Rebecca Garcia's Code for Social Change - Pacific Standard
Garcia is the founder of CoderDojo NYC, which teaches young people aged seven to 17 coding skills.
Rebecca Garcia, 26.

Rebecca Garcia, 26.

Coders are most often celebrated for their work behind a screen. But Rebecca Garcia, coder, activist, and co-founder of the non-profit CoderDojo NYC, is most celebrated for her efforts to get other people behind screens in the hope that they can empower themselves through technology.

She believes technology is a tool for change, and her work bringing STEM education to underrepresented groups has encouraged more young people, minorities, and women to enter the technology field.

"I believe that age, whether young or old, is not a factor of success or [of learning] technical skills," Garcia says. "Instead, it's all about the ability to be passionate about learning—that is what sets people apart in creating through technology."

Garcia says that growing up as a first-generation American of Mexican, Filipino, and Japanese descent, she knew she wanted to do work that helped people, but had always assumed she'd be a lawyer.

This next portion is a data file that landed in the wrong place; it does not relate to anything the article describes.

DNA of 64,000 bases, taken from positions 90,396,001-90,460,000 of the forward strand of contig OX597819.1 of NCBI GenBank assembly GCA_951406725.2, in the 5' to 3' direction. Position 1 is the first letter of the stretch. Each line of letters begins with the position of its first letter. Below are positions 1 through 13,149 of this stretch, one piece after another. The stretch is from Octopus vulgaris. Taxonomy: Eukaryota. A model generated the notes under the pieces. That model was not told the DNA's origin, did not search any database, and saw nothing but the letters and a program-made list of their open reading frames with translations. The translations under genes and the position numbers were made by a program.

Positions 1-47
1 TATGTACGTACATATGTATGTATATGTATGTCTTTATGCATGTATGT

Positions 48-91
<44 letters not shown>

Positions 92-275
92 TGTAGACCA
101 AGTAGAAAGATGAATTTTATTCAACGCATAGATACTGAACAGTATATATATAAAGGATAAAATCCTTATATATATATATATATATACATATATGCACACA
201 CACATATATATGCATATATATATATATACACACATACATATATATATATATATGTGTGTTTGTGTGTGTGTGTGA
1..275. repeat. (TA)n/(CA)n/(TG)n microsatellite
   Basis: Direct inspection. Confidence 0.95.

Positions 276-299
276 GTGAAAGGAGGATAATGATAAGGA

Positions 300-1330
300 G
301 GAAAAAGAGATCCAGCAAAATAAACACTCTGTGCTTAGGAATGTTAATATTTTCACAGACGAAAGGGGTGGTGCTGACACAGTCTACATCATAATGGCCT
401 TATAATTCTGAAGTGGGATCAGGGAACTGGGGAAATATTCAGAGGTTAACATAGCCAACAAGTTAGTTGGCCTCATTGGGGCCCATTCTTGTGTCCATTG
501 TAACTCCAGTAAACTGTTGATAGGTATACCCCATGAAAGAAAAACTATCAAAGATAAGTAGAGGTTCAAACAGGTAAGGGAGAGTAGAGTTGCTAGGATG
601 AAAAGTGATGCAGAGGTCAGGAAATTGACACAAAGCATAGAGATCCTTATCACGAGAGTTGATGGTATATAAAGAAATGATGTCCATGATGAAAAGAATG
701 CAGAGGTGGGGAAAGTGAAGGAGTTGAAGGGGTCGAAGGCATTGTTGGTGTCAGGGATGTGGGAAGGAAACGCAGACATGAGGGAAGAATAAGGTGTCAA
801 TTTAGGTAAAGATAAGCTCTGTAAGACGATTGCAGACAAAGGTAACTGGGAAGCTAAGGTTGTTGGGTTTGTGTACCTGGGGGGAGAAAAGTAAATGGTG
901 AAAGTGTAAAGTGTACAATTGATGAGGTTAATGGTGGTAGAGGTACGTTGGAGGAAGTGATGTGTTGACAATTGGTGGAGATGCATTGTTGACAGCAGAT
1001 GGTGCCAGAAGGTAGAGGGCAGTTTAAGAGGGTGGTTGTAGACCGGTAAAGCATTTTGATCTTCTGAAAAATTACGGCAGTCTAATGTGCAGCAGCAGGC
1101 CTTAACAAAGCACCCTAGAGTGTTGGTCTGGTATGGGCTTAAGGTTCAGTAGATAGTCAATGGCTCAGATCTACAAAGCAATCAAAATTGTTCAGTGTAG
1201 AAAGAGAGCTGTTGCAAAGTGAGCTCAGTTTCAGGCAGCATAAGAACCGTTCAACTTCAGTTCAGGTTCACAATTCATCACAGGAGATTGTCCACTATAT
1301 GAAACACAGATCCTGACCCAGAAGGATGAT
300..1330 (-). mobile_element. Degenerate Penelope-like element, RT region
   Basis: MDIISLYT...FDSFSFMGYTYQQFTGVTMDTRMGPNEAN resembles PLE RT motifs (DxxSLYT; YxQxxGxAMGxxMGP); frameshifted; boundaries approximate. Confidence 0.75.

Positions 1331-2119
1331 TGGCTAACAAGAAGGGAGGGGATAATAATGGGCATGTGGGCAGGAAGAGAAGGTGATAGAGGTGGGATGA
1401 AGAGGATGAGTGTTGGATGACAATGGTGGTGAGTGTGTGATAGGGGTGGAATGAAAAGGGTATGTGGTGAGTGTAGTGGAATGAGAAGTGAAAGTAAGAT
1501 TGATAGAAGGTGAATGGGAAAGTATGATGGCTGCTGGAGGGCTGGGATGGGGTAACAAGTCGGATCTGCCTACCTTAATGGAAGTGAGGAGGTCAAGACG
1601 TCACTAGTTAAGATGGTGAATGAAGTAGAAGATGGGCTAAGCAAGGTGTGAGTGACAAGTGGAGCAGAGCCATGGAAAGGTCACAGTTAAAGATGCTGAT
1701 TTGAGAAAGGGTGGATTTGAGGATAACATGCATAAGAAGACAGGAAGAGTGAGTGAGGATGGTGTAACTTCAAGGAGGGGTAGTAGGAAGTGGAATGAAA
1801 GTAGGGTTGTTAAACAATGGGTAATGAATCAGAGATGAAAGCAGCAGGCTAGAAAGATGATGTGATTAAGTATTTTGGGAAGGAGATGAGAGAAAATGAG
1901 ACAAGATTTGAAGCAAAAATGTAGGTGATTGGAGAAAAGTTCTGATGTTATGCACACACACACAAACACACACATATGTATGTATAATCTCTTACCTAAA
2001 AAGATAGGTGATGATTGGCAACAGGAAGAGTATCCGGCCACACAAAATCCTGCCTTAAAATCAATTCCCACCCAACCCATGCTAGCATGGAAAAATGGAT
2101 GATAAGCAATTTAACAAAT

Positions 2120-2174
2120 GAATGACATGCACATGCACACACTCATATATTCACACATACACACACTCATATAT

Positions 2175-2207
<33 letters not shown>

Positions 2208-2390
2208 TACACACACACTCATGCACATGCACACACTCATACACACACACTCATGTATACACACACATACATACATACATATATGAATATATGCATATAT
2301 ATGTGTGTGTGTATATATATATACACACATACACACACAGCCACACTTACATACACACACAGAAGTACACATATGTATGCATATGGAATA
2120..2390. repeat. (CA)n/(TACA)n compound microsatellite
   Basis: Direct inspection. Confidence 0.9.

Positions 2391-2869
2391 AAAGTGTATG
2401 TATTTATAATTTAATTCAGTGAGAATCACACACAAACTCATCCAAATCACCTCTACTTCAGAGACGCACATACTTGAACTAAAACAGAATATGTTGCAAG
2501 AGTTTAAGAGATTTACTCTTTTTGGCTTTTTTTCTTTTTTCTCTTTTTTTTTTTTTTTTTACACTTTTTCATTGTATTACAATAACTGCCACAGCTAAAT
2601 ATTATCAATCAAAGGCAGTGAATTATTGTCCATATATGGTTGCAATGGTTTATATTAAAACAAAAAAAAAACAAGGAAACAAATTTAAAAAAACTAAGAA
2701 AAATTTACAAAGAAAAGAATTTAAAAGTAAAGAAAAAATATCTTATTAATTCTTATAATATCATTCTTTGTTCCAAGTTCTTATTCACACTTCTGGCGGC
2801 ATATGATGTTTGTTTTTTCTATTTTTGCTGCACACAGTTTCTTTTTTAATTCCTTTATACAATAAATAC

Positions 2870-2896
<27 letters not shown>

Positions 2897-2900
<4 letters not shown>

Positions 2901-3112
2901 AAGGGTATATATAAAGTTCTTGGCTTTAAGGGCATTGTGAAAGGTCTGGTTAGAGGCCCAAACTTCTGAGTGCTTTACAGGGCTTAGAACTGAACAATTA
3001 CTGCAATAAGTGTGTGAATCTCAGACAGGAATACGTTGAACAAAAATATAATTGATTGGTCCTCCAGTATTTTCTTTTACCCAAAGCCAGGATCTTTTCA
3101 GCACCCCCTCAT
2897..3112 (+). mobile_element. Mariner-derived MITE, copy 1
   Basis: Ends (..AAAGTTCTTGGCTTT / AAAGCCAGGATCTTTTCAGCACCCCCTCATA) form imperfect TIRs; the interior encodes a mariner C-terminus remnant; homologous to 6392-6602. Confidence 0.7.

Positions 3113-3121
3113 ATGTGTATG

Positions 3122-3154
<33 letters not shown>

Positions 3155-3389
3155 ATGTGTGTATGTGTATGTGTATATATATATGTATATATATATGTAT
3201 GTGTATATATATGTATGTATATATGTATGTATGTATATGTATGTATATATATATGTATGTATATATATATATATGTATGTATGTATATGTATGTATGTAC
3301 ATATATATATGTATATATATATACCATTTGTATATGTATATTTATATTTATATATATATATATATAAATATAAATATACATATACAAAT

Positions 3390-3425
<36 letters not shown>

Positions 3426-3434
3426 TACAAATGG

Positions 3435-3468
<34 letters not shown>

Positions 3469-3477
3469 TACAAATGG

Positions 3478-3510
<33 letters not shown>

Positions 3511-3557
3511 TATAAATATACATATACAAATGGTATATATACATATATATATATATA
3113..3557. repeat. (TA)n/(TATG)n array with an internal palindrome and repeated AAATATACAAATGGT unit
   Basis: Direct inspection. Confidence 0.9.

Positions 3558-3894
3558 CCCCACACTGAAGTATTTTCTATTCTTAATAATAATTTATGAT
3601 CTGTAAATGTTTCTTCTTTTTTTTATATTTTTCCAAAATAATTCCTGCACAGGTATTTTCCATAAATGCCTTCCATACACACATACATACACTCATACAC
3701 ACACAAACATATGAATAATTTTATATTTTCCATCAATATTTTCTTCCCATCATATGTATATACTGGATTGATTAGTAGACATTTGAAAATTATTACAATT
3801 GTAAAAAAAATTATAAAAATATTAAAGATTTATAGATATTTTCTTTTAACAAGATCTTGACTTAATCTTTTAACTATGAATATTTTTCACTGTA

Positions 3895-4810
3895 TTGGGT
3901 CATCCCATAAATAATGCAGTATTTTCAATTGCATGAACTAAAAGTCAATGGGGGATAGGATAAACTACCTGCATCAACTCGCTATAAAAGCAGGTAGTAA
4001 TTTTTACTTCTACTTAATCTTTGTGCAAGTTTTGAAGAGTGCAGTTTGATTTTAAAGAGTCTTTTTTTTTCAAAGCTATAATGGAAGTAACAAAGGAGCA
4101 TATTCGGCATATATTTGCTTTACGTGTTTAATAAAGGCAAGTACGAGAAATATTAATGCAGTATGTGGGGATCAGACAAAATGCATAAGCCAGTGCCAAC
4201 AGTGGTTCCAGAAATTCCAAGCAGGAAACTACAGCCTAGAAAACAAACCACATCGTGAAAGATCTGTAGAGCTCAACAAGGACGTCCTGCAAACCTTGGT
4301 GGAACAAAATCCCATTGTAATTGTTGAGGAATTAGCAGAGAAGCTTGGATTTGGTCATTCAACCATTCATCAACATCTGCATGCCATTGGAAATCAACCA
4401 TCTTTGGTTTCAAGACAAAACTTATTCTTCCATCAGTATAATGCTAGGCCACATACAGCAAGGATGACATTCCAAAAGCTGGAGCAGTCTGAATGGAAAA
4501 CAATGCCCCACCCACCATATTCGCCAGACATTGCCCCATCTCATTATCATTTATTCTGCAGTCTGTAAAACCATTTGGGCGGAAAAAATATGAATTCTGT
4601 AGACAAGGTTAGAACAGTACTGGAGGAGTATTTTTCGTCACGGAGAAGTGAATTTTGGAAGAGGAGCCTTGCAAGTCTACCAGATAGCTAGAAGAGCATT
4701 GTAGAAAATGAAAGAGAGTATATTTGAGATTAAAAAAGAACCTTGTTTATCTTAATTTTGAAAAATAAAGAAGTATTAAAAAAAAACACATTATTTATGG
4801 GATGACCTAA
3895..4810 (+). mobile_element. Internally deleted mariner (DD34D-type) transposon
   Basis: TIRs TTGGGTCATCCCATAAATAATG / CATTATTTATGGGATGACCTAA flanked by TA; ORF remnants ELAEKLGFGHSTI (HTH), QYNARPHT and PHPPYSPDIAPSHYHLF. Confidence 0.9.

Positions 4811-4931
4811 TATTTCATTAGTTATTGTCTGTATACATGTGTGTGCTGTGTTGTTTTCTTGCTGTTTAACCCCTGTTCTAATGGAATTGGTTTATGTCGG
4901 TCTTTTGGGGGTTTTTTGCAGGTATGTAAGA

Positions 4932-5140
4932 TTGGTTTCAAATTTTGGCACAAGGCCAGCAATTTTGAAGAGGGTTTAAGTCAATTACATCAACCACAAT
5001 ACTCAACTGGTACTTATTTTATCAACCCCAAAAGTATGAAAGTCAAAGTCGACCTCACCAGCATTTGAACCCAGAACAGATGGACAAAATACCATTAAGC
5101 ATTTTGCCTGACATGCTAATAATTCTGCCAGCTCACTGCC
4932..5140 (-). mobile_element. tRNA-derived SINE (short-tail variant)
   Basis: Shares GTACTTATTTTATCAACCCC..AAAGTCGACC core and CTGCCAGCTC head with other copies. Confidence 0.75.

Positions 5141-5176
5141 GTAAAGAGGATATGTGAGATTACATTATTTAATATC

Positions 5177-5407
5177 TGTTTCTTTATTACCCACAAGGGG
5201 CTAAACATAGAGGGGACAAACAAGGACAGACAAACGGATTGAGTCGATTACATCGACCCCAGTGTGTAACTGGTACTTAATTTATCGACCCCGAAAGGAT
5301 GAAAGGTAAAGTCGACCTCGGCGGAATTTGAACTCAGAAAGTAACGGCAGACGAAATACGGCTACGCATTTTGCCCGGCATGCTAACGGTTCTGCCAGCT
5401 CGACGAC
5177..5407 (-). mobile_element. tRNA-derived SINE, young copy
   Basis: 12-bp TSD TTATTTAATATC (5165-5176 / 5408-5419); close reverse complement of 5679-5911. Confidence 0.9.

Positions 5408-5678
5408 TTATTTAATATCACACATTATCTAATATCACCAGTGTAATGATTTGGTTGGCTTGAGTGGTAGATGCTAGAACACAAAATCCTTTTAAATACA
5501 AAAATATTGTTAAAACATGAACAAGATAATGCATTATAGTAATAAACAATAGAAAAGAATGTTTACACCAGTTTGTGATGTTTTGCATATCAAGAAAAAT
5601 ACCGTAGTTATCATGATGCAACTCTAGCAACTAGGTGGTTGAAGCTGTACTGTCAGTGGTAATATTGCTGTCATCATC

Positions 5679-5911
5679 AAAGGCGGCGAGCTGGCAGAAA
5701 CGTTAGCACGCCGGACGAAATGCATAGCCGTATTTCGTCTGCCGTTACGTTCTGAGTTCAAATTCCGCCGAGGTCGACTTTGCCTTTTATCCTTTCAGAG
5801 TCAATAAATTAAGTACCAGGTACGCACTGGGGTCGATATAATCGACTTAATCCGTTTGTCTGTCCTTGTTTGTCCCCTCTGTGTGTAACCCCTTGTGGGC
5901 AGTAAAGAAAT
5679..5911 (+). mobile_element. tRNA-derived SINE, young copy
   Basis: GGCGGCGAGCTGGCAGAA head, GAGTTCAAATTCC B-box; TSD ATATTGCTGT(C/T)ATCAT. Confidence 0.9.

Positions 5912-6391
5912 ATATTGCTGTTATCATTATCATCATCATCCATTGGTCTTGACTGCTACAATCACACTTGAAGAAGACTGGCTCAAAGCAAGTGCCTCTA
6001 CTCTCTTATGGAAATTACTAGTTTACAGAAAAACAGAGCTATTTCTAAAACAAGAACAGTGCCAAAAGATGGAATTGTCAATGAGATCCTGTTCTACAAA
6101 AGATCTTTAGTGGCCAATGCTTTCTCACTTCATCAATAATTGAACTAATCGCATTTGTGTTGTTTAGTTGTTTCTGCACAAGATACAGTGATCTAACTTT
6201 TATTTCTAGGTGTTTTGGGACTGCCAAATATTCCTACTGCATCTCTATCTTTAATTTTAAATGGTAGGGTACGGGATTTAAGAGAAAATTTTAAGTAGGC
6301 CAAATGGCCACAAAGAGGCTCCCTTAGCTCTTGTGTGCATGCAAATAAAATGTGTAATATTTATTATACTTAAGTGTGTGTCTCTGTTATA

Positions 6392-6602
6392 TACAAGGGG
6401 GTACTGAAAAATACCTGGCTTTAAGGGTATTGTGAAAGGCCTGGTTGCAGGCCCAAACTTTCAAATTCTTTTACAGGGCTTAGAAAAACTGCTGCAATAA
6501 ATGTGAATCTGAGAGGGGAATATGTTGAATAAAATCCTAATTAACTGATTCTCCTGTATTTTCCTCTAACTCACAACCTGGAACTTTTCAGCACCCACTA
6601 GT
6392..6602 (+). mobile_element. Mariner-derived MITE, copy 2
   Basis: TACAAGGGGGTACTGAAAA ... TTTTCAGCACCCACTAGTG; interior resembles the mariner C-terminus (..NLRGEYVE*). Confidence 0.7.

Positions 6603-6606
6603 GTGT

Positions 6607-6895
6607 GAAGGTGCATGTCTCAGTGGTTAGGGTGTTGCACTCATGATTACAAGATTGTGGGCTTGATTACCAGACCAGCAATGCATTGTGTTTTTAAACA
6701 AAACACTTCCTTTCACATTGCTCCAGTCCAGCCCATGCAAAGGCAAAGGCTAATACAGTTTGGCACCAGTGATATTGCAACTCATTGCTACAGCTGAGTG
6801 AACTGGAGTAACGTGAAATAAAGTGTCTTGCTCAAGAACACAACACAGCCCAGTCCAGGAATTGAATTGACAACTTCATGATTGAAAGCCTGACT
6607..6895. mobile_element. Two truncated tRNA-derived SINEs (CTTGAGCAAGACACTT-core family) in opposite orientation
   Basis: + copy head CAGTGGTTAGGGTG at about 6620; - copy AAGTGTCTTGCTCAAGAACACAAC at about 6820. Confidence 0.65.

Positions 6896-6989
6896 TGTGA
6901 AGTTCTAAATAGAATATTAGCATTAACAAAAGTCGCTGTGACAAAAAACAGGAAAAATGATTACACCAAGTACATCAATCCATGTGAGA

"When I finally realized that I didn't see myself in law school and that I had the tools right in front of me to learn and build, it clicked," Garcia says. "I ended up leaving school with what technical knowledge I had gained and starting working, knowing that there was also always more to learn. Whatever lack of confidence I had slowly became replaced with the mindset that, if I didn't try, I wouldn't grow."

Before founding CoderDojo NYC—which teaches young people aged seven to 17 coding skills—Garcia formerly worked for Squarespace and as a developer at DoSomething, a non-profit based in the United States that's focused on youth and social change. She also currently serves as the program manager at Microsoft's Tech Jobs Academy, which helps underrepresented New Yorkers get into the information technology profession. Of all her achievements, she says she is most proud of being recognized as a White House Champion of Change for Tech Inclusion. Just 22 when she received the award in 2013, she was the youngest person—and the only Latina and Asian American—recognized that year.

Now 26, Garcia describes herself as having a "never-ending amount of curiosity" and says that all her work will be a success if the diversity conversation at the world's top technology firms becomes obsolete.

"I want to have helped change the mindset about the gender gap or lack of skills," Garcia says. "That we no longer need to see diversity as just a headcount but as a necessity to spur growth within companies, organizations, and individuals."

Explore the complete list of this year's 30 top thinkers under 30 here.

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